Rain can cause pain. Because of the reduction in atmospheric pressure there is an increase in stiffness and a reduction in mobility. Yes, Granny’s knees predicting the weather is supported by science.

 

Some studies have found a relationship between low barometric pressure and suicide.

 

thermometer weather writers
TEMPERATURE
 
The ideal temperature for helping is 68 degrees F. The more the temperature goes above or below that, the lower the rates of helping.

 

Crime rates rise with temperature. During the summer, rates for serious violent crimes, household burglary, and household property damage are significantly higher.

 

Rates of aggression—everything from murders and riots to horn-honking—are higher in hotter years, months, days, and times of day.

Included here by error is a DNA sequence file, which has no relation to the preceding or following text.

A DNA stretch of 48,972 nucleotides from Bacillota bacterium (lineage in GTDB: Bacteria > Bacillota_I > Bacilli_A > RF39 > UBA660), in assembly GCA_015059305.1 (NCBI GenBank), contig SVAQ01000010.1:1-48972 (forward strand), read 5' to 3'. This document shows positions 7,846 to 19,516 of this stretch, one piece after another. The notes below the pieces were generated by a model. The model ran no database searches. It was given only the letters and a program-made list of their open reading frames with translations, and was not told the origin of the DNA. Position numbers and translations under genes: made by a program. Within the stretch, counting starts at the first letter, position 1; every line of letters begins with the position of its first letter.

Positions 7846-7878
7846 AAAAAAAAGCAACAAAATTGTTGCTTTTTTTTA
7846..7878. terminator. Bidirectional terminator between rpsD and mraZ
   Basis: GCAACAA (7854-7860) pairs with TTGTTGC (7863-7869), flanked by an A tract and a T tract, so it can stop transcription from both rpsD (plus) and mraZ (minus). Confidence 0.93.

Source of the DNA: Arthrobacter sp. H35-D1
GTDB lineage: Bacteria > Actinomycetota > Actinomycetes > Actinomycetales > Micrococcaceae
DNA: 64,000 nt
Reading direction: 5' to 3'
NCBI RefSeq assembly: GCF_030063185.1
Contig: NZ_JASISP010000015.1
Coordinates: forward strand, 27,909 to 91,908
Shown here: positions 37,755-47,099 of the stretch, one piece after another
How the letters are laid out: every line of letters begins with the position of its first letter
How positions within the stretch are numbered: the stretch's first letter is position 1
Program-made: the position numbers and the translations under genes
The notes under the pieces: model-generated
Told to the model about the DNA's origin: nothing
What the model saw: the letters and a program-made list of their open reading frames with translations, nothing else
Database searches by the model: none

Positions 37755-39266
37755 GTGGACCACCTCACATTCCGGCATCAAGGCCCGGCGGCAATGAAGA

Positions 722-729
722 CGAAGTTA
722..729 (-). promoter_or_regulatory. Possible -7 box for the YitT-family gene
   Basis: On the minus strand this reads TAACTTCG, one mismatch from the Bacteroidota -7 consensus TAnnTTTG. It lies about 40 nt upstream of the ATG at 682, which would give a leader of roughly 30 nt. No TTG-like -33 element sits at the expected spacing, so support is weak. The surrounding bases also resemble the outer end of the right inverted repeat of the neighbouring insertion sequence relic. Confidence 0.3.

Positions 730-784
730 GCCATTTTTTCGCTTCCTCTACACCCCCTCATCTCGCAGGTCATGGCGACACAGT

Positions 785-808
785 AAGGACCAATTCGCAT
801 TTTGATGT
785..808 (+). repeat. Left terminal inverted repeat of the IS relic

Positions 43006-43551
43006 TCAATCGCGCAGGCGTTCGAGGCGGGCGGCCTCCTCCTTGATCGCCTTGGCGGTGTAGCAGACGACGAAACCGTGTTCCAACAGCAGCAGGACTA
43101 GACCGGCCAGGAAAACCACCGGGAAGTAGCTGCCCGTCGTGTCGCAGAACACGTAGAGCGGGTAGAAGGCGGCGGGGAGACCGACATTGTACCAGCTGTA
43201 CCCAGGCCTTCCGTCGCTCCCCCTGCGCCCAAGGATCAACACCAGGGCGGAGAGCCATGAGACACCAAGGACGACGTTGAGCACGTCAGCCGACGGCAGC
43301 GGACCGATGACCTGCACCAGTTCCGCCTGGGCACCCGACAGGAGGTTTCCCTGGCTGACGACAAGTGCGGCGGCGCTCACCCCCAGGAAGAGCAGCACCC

Baseball pitchers are more likely to hit batters on hot days.

 

Journalists tend to use more negative words on hotter days.

 

Cold temperatures can lead to physical lethargy (much like too much heat).

 

weather writers
WINTER
Lack of sufficient sunshine in winter causes some people to become depressed, a syndrome known as Seasonal Affective Disorder (SAD). It can be treated with light therapy. SAD is sometimes referred to as winter depression. It typically affects people from October through April.

 

Seasonal depression may be mediated by loss of vitamin D (the sunshine vitamin). People suffering anxiety and depression are more likely to have vitamin D deficiency, and seniors with the lowest levels of vitamin D were 11 times more likely to be depressed than those with normal levels.

 

Cold temperatures: see above.

 

weather writers